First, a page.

Radiocarbon And Stable Carbon Studies In Contaminated Environments

The studies described above, many of which were published over 20 years ago, set the stage for the continued use of combined radiocarbon and stable carbon to examine the physical, geochemical, and biological transformations of contaminants in the environment. Most of the previously described studies focused on natural carbon turnover, in other words groundwater DIC and DOC as traditionally done in the fields of geology and geochemistry. It is not surprising that the use of radiocarbon in pollution studies originated from these fields. The next logical step was to identify sources of pollutant in environmental media, and production of biodegradation and end products that has expanded interest in the use of combined 14C and 13C to the fields of biogeochemistry, environmental chemistry, biology, and microbiology.

Although tremendous potential exists because of its innate sensitivity and comprehensive mineralization assessment, naturally occurring radiocarbon has not been as well developed as stable carbon isotopes for application to contaminant biodegradation at a field or laboratory scale. With the development of AMS, small amounts of CO2 and methane can be analyzed and provide information about the origin of the carbon used to generate gaseous end products such as CO2 and methane. However part of the limitation of the radiocarbon analysis is precisely due to the sophistication of the instrumentation and its associated expense. Radiocarbon analyses by AMS currently cost approximately 10 times those of stable carbon. Regardless, radiocarbon data overcome several of the limitations of 13C applications and interpretation of the data as are illustrated in the following section.

The combined use of 14C and 13C can be applied to the study of gaseous end products of degradation in contaminated environments, the investigation of the specific contaminants and their transformation products, and finally to the biological components of organisms in uncontaminated and contaminated environments (see Section 11.5). Addressing each of these areas is not feasible in one chapter. In the following sections, the application of combined 14C and 13C will focus primarily on the measurement of end products of contaminant degradation, CO2 and methane, and to a smaller degree on the compound specific application to contaminants.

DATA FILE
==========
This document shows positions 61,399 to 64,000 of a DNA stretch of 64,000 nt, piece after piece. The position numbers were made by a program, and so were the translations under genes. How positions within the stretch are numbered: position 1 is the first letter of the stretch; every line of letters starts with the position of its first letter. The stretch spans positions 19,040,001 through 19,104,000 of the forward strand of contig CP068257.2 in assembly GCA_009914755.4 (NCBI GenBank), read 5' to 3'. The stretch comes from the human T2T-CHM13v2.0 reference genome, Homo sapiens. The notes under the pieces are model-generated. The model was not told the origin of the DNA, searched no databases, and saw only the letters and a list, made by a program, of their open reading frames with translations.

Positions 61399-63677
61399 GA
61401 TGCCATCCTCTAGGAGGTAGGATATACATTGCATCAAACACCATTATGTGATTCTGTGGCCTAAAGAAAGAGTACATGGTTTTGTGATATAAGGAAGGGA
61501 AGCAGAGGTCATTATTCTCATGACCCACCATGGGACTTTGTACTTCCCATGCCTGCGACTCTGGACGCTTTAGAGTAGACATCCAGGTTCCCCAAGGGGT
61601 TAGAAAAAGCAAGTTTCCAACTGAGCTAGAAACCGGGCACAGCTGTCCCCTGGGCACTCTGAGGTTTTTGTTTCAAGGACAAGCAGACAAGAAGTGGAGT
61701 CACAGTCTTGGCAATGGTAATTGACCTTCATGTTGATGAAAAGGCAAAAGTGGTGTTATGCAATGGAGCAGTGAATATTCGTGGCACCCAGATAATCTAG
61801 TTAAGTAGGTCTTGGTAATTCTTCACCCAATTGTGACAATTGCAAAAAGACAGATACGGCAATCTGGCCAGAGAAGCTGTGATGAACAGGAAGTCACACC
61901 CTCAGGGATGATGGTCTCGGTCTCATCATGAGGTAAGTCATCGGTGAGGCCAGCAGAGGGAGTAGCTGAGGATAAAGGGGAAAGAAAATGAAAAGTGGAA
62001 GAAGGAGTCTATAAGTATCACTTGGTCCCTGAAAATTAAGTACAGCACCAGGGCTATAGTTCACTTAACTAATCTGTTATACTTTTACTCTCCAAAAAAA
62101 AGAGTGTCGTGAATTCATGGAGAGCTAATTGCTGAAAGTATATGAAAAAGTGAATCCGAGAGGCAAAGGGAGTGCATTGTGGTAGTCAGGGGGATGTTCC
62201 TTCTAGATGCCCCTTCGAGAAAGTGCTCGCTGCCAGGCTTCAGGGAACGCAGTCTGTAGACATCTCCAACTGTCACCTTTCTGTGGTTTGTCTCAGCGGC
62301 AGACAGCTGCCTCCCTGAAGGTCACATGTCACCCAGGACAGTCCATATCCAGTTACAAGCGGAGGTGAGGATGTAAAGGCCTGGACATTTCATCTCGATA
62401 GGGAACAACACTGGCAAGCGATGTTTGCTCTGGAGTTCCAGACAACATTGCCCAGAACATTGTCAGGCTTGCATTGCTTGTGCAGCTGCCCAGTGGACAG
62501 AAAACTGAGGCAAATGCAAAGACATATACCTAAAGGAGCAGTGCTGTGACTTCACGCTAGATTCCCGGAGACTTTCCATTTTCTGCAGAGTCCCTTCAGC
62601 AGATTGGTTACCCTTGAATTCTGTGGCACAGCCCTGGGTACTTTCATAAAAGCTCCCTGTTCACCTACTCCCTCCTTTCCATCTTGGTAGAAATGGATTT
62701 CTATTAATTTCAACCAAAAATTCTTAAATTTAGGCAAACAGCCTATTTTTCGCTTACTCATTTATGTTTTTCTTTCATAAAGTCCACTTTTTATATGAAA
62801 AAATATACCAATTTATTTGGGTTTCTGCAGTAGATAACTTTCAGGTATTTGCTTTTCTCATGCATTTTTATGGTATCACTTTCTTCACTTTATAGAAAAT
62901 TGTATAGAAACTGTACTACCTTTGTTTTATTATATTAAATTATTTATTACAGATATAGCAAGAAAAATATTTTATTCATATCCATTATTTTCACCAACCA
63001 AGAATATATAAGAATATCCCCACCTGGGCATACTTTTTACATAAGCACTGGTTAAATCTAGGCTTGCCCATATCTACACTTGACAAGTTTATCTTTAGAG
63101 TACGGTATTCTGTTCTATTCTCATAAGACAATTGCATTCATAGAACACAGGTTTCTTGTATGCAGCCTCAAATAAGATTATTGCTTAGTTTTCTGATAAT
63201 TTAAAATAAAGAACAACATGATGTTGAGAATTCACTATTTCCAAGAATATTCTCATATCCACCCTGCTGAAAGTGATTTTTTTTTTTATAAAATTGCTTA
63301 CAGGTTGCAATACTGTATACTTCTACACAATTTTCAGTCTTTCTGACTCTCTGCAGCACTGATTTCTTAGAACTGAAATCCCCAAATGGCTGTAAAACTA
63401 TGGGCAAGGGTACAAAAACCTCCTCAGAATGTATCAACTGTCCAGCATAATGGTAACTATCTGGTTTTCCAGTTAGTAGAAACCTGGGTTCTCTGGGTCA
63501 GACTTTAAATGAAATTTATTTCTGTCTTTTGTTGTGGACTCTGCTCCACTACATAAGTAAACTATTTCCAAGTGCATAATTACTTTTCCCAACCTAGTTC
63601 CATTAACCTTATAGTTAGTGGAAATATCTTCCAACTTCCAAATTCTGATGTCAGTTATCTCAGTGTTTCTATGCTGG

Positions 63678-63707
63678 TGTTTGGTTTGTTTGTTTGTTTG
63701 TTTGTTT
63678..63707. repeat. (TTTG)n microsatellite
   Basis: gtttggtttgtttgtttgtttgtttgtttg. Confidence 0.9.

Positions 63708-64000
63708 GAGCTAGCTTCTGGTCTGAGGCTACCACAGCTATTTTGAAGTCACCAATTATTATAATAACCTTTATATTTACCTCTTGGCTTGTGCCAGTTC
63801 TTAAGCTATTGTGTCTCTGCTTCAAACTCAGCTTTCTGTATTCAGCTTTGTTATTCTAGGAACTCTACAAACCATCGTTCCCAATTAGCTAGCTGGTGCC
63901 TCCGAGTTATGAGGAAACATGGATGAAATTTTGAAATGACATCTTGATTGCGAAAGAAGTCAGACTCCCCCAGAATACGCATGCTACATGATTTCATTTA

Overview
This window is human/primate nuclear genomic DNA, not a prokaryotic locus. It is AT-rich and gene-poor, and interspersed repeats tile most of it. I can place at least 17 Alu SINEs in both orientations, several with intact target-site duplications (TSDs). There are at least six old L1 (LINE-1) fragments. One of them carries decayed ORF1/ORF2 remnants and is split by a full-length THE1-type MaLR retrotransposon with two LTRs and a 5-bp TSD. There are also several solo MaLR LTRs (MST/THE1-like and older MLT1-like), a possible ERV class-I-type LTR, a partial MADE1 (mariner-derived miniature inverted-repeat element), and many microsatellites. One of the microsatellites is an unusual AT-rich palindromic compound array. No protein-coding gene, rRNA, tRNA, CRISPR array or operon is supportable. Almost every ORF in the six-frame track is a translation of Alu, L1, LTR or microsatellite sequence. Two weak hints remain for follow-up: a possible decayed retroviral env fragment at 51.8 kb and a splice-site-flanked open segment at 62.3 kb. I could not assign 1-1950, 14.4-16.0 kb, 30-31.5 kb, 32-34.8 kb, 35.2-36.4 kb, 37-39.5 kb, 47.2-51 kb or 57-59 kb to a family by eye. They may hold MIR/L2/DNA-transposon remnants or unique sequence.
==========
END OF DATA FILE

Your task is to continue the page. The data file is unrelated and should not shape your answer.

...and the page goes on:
11.6.1 Use of Combined 14C and 13C Analysis for Gaseous End Products

Contaminant degradation can cause stable isotopic shifts in metabolic end products including CO2 to lower S13C values than the parent compound. However, that shift alone has not been adequate to definitively estimate biodegradation because shifts are generally small for aerobic processes ( < 6%c), and there can be significant overlap in stable isotope ratios of plant root respired CO2 (see Chapter 5). Anaerobic processes that generate methane cause larger shifts in S13C (see Chapter 6). Thus the DIC produced by the acetate reduction pathway will be enriched in 13C compared to the substrate, and the S13C of the methane generated will be depleted compared to the substrate (Figure 11.9; Clark and Fritz 1997) resulting in limited overlap with root-respired CO2. In field studies in which multiple contaminants and microbial degradation processes are possible and in which plants may contribute to CO2 and DIC through root-respiration, the combined use of naturally occurring radiocarbon and stable carbon isotopes may elucidate microbial degradation processes better than either measure individually. surface Water studies

Over 40 years ago, Rosen and Rubin (1965) described the use of radiocarbon to distinguish between industrial pollution and natural organic matter, primarily readily oxidized organics in animal and vegetable matter in garbage and wastewater. Their objective was to develop a method to differentiate between organic wastes such as municipal wastewater that carries a high biological oxygen demand (BOD), and

CO2 reduction □ Aravena et al. 1995

Pathway not identified a Aravena et al. 1993 O Lansdown et al. 1992 ♦ Grossman et al. 1989 A Gelwicks 1989 "Barker and Fritz 1981

* Conrad et al. 1999

Isotope Fractionation

S13CrH4(%o VPDB)

S13CrH4(%o VPDB)